Saturday, June 30, 2007

35 MHz interference update -- Dave Armitage

ICASA have recently done a survey at Midrand Model Soarers field to ascertain what was causing some heavy interference on certain spots in the 35 Mhz band. It was found that ESKOM seemed to be causing the problem with arcing on some of their ultra high voltage power lines. I have requested a full report from ICASA. At present they state they have informed ESKOM of the problem. ICASA want to do another full test at the site before issuing a report. On receipt of that report then I will make it public.
Another site that seems to be experiencing some frequency related problems is JOMAC. This site is also near a heavy concentration of high voltage power cables. It could just be possible that the same sort of hassle could be happening there.
I am awaiting fault reports from pilots at JOMAC before initiating a survey there.
Dave Armitage

Tuesday, June 26, 2007

2007 F3K Nats -- Mark Stockton

More info here.

World Model Pylon Racing Championships -- Peter Eagle

Hey all pilots with any interest in our WC teams

You may know that SAMPRA as the pylon racing SIG of SAMAA currently has an official, 3 pilot South African team at the pylon racing world champs at AMA headquarters, Muncie, Indiana, USA.

The team of Trevor Budd, Andre Nortje and Russel van der Westhuizen as well as Wayne Wilcox and other helpers and supporters have spent huge amounts of time, money (their own) and effort to get to the world champs. The team has been at Muncie since late last week and have been using the time to practice and adjust their equipment to local conditions. (Elevation about 1000 feet or less, hot and humid climate at this time of year)

After official practise yesterday Trevor reports via SMS " Some times from today in Richards Bay like heat - Trevor 1:06 (66 seconds); Andre 1:09 (69 seconds) and Russel 1:12 (72 Seconds) Top 12 all running 57 to 60 seconds. Please let the guys know."

I then posed a question regarding reliability and repeatability as often the very fastest have issues getting in all their times and hence a slower but more reliable setup will make for better results in some cases. Trevor replied " We are getting there. Lots of broken pipes and engines in the beginning but we are now happy with the setup. A bit slower but reliable"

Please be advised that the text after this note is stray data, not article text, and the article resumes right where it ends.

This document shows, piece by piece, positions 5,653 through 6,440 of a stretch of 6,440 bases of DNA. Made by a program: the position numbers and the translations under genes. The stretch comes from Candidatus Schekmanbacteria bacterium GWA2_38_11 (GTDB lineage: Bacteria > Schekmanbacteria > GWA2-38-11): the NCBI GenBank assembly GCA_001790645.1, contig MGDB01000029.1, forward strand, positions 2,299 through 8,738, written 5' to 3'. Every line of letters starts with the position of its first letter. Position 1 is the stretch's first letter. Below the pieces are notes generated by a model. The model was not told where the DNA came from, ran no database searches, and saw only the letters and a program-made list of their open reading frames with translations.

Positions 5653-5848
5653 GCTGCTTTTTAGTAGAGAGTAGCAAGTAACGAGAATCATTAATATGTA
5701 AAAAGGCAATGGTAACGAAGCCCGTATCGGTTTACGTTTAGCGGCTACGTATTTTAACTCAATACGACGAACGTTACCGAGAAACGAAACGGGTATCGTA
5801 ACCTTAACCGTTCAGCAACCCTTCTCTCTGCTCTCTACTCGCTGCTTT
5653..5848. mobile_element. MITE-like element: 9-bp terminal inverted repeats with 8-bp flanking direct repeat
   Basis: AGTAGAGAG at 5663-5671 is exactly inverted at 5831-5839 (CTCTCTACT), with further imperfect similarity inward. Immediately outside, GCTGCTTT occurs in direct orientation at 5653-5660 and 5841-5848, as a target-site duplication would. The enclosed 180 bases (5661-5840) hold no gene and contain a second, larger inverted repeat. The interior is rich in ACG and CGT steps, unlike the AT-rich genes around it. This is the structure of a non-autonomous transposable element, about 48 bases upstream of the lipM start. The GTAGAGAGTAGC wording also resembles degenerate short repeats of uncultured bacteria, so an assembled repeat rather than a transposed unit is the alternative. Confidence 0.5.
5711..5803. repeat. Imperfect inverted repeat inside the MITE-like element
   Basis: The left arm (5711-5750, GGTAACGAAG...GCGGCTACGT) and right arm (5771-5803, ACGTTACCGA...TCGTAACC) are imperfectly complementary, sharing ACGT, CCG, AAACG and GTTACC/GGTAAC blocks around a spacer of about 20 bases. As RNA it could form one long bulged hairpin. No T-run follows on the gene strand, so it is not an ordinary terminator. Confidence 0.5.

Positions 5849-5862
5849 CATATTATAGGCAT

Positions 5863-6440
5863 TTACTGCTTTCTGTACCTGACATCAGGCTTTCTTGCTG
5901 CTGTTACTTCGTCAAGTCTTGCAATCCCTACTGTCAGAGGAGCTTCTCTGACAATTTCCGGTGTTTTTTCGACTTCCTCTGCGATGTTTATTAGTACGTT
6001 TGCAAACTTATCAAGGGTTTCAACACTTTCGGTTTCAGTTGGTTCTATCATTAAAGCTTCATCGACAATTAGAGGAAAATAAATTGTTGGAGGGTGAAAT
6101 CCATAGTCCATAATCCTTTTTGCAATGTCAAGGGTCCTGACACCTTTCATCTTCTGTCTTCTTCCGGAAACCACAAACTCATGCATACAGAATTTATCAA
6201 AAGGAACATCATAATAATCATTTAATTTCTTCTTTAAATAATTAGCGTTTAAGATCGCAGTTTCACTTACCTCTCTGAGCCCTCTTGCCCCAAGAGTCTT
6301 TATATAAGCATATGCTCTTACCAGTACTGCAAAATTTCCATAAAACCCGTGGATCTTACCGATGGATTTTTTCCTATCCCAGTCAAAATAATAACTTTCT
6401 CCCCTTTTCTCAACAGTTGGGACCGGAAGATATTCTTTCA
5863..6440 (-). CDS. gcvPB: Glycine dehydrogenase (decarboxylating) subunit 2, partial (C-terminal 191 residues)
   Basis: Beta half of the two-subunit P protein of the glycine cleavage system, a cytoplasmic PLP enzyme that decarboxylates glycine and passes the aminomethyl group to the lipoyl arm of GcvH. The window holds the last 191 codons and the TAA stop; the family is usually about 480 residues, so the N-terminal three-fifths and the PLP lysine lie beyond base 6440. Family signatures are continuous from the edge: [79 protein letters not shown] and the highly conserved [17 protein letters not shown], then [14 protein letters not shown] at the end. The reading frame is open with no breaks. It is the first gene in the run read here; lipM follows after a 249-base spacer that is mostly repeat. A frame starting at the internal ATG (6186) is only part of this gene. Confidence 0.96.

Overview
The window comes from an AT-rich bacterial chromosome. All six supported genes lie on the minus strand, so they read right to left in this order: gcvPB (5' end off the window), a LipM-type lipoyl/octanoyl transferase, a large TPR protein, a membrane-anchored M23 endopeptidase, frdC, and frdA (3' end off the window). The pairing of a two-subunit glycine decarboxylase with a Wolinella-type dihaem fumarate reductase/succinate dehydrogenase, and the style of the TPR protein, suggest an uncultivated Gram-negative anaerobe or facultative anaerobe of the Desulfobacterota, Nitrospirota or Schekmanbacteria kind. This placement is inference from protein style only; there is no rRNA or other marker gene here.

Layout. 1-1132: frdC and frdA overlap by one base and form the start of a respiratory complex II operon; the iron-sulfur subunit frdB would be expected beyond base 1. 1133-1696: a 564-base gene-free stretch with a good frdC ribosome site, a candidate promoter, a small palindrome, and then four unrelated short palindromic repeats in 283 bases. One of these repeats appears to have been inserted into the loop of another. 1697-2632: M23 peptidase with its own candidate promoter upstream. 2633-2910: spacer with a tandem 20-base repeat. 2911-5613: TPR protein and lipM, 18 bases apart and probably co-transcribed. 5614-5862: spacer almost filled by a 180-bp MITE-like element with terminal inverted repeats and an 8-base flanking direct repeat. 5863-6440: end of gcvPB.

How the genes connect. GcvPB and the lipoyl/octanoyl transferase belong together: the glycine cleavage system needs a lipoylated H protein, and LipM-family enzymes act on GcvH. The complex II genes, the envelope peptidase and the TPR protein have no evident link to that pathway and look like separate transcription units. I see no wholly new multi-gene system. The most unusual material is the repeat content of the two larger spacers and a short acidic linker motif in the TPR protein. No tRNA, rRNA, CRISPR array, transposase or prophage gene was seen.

I trust that all pilots with the slightest interest in these amazingly fast, expensive and temperamental planes will wish our team all the best of luck.

I will post further updates as I receive them but the German team has a regular daily posting on

Update 27 June 2007 -- link to official web site here.

Peter E

Saturday, June 23, 2007

SAMAA Insurance Cover -- Piet le Roux

Piet makes some interesting comments here. I've asked Joe for a formal response from the SAMAA insurance broker but to date I have not had this. I'll post it when I get it. John

Like most of us I partake in this hobby for relaxation. Knowing that I am insured makes me more at ease while flying. But after reading INSURANCE SUMMERY in the March issue of SAMAA news and then reading the POLICY ON LODGING AND PROCESSING AN INSURANCE CLAIM issued by SAMAA I have a few questions about the policy.

The policy covers the association in respect of liability for injury or damage of property, arising out of the activities of the association and we are told that we are very fortunate to have this policy. I can appreciate that insurance in the aviation field is very expensive because of the high risk factor and the very expensive equipment involved. Most aircraft accidents also coincide with fatalities, very few people have been killed with model aircraft. To classify model flying as aviation in this case is nothing more than a sales pitch. The 10 million Rand cover sounds very impressive but the fact of the matter is that South African law does not allow for big liability claims like in the USA. To be successful with such a claim in the RSA you must first prove that the perpetrator could have foreseen the accident and did nothing to prevent it, or/and that he did not adhere to safety guide lines and therefore acted negligent. I would like to know what the biggest settlement claim in South Africa was when an accident occurred while nobody acted negligent? The problem is that the policy only covers the association if its members involved did not:

A) Fly reckless and dangerous.

B) Fly a model aircraft while under the influence of alcohol or judgment impairing drugs.

C) Operating a Model Aircraft which do not comply with the Manual of Procedures.

D) Intentionally fly over an active public thoroughfare, roads, over spectators or members of the public.

In other words did not act negligent.

So the 10 million cover now becomes a joke because there is absolutely no way that the association can be liable for that amount if no one acted negligent.

If the guidelines laid down by the association is found to be inadequate or the field registered by the association is found to be unsafe or/and there were not adequate signs to warn the public and as a result a liability claim against the association is successful, why should the member or members involved be responsible for payment of the excess amount? His club and the association are at fault and they should pay up. In any case remember it’s the association that’s insured and they are the policy holder so the association should pay the excess amount. If one takes in account the amount of member’s funds that was given to transformation in 2006-2007, it should be easy for the association to build up a reserve fund to pay any excess and assist members when an accident occurs.